If there is one company that comes to mind when discussing recalls, it always seems to be Johnson and Johnson. Though this company has enjoyed decades of success and a very impressive degree of customer loyalty, they have not gotten to where they are without their fair share of failures.
The news about recalled Johnson and Johnson products has seemed endless in 2011, beginning with the call for more than 45 million Tylenol brand products in January. Then, in February, the same company issued a recall for rheumatoid-arthritis injection pens and more than six hundred thousand Sudafed products. Also recalled by J&J this year were insulin-pump cartridges, liquid wound sealant, anti-psychotic drug syringes, Benadryl, Sinutab, surgical wound draining products, Topamax, Prezista, and most recently, 200,000 syringes of Eprex anemia drug.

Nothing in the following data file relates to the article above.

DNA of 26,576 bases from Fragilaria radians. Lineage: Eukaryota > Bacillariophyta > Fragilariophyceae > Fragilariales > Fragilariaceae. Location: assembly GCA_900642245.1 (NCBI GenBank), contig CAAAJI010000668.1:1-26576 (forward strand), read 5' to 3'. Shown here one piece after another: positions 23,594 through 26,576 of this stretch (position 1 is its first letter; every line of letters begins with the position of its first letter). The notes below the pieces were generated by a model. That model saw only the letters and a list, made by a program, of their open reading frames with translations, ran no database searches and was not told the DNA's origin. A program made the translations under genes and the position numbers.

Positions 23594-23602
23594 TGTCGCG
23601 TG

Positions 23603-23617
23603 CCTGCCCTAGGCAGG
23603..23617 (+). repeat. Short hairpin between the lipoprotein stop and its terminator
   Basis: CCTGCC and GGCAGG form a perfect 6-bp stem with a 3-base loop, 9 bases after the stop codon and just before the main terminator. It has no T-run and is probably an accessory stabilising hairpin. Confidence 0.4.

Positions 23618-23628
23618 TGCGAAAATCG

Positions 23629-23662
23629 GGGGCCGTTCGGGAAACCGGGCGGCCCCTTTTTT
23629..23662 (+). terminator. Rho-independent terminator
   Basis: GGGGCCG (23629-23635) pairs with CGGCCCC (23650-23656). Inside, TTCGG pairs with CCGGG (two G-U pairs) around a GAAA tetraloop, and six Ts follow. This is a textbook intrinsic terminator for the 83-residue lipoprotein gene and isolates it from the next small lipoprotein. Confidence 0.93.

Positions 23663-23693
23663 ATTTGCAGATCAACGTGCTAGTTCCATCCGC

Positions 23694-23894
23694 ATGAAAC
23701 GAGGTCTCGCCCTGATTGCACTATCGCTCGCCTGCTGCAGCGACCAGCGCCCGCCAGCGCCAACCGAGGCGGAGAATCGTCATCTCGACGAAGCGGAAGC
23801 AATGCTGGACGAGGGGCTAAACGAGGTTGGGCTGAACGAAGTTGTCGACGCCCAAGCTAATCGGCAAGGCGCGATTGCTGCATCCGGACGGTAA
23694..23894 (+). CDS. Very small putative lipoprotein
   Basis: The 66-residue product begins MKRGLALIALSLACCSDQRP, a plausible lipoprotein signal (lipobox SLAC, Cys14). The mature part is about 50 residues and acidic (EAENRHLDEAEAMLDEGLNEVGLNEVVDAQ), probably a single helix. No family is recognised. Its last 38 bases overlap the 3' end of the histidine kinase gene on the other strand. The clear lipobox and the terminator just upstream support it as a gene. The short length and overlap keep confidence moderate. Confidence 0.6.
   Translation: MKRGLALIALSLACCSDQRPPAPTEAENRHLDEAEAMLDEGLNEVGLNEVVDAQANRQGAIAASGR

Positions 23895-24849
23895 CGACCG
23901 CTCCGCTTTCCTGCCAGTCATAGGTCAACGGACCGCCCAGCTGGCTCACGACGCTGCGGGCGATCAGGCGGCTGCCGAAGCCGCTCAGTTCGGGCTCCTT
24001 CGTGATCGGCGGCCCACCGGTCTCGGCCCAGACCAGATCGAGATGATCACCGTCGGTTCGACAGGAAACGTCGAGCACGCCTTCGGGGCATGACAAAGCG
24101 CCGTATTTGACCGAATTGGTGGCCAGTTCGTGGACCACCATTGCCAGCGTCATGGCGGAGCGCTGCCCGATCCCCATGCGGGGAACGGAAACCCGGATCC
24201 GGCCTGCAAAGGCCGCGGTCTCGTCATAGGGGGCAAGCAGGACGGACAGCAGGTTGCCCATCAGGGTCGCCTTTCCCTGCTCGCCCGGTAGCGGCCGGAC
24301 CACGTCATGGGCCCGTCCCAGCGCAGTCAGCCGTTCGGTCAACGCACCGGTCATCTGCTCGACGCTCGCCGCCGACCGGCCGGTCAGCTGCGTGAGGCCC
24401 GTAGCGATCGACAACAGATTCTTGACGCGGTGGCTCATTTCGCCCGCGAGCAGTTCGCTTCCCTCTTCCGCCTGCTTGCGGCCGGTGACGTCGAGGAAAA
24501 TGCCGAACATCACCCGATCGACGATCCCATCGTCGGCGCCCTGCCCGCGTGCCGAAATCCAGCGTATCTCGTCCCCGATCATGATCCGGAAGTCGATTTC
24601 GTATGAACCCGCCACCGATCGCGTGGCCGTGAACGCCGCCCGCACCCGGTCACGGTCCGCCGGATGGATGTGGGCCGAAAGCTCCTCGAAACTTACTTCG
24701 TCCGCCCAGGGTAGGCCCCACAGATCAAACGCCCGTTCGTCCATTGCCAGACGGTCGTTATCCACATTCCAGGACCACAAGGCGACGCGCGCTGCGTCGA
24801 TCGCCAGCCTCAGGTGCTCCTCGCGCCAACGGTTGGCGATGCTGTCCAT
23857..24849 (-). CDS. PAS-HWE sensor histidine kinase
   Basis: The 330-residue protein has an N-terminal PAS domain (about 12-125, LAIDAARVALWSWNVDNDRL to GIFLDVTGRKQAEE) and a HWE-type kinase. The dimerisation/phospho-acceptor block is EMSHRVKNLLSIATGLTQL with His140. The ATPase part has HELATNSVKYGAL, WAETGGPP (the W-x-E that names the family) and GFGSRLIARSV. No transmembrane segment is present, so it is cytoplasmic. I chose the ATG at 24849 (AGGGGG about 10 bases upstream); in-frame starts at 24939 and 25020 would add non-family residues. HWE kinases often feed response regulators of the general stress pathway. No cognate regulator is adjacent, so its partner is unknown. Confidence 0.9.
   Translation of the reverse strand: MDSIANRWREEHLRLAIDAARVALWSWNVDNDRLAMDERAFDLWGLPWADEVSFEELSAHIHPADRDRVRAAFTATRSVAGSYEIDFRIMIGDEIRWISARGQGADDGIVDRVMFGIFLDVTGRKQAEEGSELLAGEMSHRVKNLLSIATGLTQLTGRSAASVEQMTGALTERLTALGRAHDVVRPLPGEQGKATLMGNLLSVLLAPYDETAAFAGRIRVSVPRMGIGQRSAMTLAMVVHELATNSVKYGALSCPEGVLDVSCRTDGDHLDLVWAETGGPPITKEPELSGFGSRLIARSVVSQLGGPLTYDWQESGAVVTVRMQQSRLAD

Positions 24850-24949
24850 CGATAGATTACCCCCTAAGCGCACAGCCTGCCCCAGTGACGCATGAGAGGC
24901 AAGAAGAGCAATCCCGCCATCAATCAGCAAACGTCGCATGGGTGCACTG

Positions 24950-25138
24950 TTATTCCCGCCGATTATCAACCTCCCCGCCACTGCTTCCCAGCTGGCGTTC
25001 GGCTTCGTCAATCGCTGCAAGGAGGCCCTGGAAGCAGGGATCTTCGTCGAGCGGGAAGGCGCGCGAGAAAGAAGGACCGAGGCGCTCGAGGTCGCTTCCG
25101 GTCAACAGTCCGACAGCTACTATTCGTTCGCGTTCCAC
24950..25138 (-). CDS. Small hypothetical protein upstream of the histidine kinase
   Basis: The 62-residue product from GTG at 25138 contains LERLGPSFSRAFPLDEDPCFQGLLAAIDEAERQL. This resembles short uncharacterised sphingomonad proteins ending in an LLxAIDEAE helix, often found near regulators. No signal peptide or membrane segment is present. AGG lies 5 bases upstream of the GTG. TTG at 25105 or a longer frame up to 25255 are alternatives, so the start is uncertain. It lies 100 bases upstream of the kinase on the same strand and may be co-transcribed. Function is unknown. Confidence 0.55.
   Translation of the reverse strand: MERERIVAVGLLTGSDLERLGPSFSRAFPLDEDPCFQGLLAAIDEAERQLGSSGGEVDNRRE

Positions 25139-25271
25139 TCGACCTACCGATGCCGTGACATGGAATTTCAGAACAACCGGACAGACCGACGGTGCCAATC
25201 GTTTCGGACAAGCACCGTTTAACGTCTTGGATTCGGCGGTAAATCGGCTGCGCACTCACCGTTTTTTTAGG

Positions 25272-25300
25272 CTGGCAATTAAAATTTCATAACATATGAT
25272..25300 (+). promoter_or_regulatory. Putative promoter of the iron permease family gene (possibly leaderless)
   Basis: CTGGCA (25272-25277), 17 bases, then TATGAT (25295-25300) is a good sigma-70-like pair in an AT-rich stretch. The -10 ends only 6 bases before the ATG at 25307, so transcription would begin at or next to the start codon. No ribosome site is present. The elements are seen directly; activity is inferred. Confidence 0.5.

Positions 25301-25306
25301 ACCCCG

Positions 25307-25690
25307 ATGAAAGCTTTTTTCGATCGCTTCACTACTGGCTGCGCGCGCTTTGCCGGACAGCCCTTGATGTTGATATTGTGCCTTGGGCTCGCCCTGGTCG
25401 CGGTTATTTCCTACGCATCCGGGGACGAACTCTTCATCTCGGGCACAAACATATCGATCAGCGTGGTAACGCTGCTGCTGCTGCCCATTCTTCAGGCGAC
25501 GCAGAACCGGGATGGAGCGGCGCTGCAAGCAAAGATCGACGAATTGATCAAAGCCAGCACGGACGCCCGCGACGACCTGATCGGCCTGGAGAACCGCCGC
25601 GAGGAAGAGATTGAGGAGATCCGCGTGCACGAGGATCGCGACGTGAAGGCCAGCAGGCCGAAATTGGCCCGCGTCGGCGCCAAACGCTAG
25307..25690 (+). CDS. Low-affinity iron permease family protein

The good news for Americans is that the latest recall, while affecting consumers in 17 countries around the world, has not been considered necessary in the States. In the meantime, however, many customers are beginning to take a closer look at a company long considered to be top of the line. Problems with factory cleanliness, improper composition of some drugs, foul odors, leaking cartridges, improper labeling, implant failure, and more have joined an ever-growing list of issues faced at J&J plants.
Does that mean that you should stop buying Johnson and Johnson products? No, not necessarily. What it does mean is that people should be regularly attentive to recall lists because some of these failures could, in fact, lead to serious injury or fatality. It should also serve as a reminder that we must, as I have said before, remain ever vigilant to the fact that no manufacturer is invincible to error. If you have been harmed as a result of a faulty product, then you should speak to an attorney as soon as possible, so you are sure to get the help you need to cover medical bills and lost wages.